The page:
While experts debate the exact ratio of omega3 fats to omega6 fats needed to stay in balance (some say it should be 1:1, while others say it should be 1:3 or 1:4), the important thing to realize is that if you are eating a standard diet of corn-fed beef and chicken, farmed fish, and seed oils like canola and soybean, you are getting bombarded with omega6 fats and your ratio is way higher, like in the neighborhood of 1:20-1:25. This causes your body to produce excessive inflammation.
Good sources of omega3 fats are fish oil, flaxseed oil, grass-fed beef, wild fish, free-range chicken and chicken eggs. Try to eat as much of these as possible.
You still need omega6 fats to be healthy, though. It is not like you ONLY should consume omega3 fats. You should still be getting a good amount of fats from nuts and seeds, and lots of meat. Avocados and coconut oil are some of my favorite sources.
Excess carbs and sugar cause inflammation.
Excess carbohydrate intake causes inflammation by causing high insulin levels for sustained periods. We don’t want insulin to be high all the time. It constricts arteries and raises blood pressure, and also causes excess fat storage and if prolonged, eventually diabetes.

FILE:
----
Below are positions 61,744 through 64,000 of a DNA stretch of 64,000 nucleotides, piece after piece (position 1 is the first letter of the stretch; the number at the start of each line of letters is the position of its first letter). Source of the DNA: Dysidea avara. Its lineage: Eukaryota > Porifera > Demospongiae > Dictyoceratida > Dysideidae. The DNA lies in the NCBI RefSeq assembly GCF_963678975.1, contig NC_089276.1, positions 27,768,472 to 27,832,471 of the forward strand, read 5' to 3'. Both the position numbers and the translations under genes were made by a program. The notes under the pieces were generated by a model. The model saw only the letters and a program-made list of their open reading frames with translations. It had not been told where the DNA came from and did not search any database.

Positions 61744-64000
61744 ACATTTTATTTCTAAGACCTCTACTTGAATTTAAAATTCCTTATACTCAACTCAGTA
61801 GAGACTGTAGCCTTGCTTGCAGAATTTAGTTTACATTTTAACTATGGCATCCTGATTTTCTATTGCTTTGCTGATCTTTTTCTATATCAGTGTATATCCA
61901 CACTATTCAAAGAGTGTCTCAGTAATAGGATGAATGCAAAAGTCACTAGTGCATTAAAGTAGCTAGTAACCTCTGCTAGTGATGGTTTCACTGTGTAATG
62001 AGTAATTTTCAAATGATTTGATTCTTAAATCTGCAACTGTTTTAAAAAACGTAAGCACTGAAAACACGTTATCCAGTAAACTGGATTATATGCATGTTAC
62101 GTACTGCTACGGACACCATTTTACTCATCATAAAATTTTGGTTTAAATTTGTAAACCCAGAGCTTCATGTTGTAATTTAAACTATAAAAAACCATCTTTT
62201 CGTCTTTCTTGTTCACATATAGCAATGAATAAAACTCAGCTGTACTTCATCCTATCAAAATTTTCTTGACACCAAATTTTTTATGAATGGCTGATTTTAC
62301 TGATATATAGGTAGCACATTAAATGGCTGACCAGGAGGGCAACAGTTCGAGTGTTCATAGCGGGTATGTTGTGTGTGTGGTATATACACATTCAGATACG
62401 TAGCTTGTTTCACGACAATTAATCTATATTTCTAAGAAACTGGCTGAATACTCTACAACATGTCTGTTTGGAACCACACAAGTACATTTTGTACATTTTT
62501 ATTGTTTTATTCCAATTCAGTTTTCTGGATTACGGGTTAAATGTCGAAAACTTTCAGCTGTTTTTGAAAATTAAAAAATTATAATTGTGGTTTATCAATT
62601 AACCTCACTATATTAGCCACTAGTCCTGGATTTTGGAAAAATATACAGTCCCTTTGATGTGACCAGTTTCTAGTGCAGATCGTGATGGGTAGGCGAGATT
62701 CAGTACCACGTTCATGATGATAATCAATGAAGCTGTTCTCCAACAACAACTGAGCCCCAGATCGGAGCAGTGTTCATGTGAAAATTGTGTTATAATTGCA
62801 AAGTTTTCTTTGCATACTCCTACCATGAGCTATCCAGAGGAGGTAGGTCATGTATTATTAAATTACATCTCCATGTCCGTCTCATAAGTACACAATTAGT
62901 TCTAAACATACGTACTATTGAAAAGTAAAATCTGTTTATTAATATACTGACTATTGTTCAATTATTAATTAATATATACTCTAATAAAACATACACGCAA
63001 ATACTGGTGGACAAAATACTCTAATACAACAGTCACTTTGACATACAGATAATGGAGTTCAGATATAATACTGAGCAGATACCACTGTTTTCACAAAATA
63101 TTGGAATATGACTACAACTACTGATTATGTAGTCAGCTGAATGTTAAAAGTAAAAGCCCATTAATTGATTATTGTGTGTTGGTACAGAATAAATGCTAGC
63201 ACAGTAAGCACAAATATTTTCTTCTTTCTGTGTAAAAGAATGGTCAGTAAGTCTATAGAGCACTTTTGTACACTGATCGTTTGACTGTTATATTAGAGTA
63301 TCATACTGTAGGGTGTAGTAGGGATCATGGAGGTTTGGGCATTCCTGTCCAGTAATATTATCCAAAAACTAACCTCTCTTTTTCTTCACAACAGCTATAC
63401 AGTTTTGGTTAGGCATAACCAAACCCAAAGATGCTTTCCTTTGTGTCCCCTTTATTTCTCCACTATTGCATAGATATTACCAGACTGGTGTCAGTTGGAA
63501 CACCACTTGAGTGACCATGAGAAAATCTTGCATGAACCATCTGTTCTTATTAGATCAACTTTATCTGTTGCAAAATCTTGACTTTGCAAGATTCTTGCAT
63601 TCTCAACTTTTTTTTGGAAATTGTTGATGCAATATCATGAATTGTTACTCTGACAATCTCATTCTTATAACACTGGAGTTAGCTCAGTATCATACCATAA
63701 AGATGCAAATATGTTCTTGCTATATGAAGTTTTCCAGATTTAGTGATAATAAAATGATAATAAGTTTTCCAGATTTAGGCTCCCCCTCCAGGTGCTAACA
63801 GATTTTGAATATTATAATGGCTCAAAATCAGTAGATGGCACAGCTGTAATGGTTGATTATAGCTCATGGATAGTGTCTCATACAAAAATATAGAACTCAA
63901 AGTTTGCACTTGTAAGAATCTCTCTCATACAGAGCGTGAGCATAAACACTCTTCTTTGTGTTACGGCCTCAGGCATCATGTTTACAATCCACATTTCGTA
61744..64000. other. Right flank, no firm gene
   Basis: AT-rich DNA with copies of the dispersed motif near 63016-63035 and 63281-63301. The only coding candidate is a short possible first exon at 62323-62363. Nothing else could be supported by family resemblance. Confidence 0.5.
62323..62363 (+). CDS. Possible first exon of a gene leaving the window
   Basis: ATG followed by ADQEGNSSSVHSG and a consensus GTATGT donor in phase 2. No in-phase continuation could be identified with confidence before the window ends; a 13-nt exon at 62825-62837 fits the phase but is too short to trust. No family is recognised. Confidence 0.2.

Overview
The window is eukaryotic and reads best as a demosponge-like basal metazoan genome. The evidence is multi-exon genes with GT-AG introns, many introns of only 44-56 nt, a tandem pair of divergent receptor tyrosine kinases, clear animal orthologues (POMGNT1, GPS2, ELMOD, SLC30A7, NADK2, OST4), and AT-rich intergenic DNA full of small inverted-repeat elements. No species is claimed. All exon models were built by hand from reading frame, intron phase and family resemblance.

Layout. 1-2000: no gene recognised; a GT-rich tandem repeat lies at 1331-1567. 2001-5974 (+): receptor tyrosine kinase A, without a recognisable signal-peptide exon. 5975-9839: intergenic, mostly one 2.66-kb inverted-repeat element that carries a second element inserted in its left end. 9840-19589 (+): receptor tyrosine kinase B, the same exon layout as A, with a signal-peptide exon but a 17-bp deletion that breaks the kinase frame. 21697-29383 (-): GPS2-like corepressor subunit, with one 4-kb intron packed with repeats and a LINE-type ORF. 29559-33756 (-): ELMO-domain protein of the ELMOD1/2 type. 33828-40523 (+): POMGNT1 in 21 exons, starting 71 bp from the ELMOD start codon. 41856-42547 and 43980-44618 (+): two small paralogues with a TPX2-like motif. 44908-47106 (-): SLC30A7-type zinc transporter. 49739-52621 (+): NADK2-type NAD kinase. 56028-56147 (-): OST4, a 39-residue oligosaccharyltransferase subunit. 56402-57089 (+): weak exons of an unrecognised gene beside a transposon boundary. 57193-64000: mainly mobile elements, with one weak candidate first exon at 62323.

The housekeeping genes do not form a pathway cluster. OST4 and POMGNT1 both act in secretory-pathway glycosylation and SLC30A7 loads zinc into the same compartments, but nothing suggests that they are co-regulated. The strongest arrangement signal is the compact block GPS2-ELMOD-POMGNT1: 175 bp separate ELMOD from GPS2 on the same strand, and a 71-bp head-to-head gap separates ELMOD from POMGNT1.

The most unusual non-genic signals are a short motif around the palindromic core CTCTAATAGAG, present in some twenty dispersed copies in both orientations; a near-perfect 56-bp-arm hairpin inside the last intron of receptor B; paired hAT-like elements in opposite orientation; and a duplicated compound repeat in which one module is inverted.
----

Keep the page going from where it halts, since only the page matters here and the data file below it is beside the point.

Insulin resistance is caused by having high insulin levels. Your body gets used to having it high, and it takes more and more to get the desired effect (of moving sugar and nutrients into cells). It becomes less and less sensitive to it because it is high all the time.
This is a precursor to diabetes, and is almost always accompanied by excess bodyfat. In fact, almost every obese or nearly obese person is insulin-resistant. It goes hand-in-hand with obesity and all the other corresponding issues that accompany obesity.
What we want to build is insulin sensitivity. Insulin is not a bad thing, but having too much all the time is. We want our insulin levels to rise temporarily in response to a meal, but not too much. 95% of this is done by getting rid of excess sugars and starchy carbs in the diet.
The most direct way to do this is limit carbohydrate intake to non-starchy vegetables, and very little fruit. NO processed carbohydrates, like bread, pasta, cereal, granola, etc.
Another important aspect of this is to take at least 4 hours between meals, as a minimum. 6-8 hours is preferable, in order to help make your body more insulin sensitive.
Everyone is different.
Yes, everyone is different and some people will have inflammation from foods that don’t bother others. I recommend starting with a strict paleo diet for at least a month, and then maybe experiment with adding certain foods back in one at a time. Kind of find what you can get away with.